Pennsylvania’s vote, meanwhile, is evidently being corrupted in a different fashion. In the Keystone State, Democrat Secretary of State Kathy Boockvar issued a directive late Monday night authorizing county election officials to return erroneous ballots to voters so that they could be cured before the polls closed on Election Day. This, too, is a direct violation of state law.

To make matters worse, the last-minute nature of Boockvar’s announcement — less than 24 hours before polls closed — meant that it was really only practical to correct flawed ballots in large, urban areas such as Philadelphia and Pittsburgh. The predictable result was disparate treatment of voters that heavily favored heavily-liberal areas over heavily-conservative jurisdictions — a violation of the U.S. Constitution’s Equal Protection Clause.

This appalling practice served to disenfranchise all Pennsylvanians who voted properly, especially those in counties that followed the rules and did not follow Boockvar’s illegal guidance. All voters and their votes should be treated fairly and equally, but that is not what Pennsylvania’s election officials are doing.

The Amistad Project, which I direct, is working to restore the integrity of this election before it’s too late by filing lawsuits in both Michigan and Pennsylvania to ensure that every legitimate ballot is included in the final tally, and that no fraudulent ballots are allowed to neutralize the votes of citizens who exercised their franchise in accordance with the law.

We’ve already secured a preliminary victory in Pennsylvania, where a judge ordered election officials to segregate legally-cast ballots received by Election Day from provisional ballots so that a thorough review can be conducted in compliance with all applicable laws.

The law allows a moment of pause before election results are certified specifically to ensure that the election was fair and the ballot counts are accurate. That’s exactly as it should be. Election officials could greatly assist this verification process by opening up their books and being transparent about what they’re doing and what they’ve done. They have the records that could prove malfeasance without revealing the personal information of any voters, and they should make those records available for public scrutiny.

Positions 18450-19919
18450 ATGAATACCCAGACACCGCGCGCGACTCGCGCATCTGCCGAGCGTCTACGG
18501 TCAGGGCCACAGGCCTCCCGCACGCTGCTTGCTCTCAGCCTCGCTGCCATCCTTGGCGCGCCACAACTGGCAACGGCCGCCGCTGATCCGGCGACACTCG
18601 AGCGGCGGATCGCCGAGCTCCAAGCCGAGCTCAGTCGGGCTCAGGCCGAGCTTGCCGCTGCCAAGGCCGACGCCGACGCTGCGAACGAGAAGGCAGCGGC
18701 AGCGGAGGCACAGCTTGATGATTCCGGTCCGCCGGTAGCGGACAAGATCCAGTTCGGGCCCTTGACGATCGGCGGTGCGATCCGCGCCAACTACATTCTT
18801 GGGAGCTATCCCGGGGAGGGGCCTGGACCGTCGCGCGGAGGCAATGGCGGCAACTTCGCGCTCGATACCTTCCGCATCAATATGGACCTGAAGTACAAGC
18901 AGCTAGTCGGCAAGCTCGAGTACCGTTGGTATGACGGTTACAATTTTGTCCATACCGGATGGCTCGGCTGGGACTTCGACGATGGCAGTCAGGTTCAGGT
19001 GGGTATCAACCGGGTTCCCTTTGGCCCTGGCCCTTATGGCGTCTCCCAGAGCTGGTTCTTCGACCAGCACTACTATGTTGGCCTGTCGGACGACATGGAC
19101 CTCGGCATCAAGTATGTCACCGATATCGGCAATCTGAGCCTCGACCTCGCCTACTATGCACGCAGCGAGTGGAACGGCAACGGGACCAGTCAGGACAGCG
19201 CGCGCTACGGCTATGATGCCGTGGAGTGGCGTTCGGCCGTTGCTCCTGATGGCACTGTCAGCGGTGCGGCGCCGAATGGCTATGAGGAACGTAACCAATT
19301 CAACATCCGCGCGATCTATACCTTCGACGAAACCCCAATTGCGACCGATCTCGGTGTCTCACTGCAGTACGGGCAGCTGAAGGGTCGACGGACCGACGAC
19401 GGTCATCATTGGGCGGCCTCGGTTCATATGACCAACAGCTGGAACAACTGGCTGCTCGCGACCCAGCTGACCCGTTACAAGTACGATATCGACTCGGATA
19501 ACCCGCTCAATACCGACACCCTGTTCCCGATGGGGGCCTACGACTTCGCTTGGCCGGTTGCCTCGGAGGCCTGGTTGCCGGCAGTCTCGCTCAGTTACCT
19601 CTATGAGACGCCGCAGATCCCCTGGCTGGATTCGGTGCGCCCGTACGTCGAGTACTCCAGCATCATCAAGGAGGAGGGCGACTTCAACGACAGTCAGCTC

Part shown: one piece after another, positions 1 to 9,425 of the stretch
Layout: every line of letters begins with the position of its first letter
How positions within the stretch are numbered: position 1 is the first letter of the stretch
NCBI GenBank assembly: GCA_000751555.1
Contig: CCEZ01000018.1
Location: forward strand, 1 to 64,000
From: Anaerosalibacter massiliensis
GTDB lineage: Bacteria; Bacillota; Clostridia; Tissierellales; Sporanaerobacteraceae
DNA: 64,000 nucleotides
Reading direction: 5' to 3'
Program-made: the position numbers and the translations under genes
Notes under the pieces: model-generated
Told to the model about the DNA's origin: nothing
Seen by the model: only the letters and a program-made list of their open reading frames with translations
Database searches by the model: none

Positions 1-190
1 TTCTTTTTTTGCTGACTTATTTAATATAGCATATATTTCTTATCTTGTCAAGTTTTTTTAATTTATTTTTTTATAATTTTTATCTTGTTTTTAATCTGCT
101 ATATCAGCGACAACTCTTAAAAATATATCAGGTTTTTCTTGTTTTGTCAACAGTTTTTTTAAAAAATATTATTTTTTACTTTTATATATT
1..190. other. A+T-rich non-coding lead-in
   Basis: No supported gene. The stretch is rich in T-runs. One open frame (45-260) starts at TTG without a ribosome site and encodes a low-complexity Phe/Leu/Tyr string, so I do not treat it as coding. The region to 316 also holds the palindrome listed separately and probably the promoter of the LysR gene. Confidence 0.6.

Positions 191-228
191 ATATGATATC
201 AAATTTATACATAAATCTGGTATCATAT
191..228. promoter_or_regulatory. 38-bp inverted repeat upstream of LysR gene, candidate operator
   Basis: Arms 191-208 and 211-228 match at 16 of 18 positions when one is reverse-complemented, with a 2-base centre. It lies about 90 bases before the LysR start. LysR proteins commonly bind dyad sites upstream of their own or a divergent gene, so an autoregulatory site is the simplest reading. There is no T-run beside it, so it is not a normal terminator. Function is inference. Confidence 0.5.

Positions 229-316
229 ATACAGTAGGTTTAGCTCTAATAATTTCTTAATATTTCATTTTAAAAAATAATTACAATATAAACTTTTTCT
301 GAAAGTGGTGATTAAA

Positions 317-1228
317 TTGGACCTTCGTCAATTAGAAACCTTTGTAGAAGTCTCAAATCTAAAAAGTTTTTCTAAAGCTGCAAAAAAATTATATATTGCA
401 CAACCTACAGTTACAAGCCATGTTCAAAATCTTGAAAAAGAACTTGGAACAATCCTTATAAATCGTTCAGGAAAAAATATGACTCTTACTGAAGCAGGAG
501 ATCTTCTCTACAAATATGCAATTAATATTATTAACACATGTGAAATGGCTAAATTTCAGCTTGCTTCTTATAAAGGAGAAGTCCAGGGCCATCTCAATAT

The left is pushing to “count every ballot,” which sounds like an admirable goal. All Americans, however, should join us in insisting that every ballot counted meets the standards of fairness and transparency that we expect and deserve.

Phill Kline
meet the author

Phill Kline is the Former Kansas Attorney General. He currently serves as Pulpit Pastor of Amherst Baptist Church, a law school professor, and director of the Amistad Project of The Thomas More Society. Previously, he served as president of the Midwest Association of Attorneys General, was on the Executive Committee of the National Association of Attorneys General, and was co-chairperson of the Violent Sexual Predator Apprehension Task Force. He was a Kansas House member for eight years where he chaired the Appropriations Committee and the Taxation Committee and authored victims rights laws and welfare reform.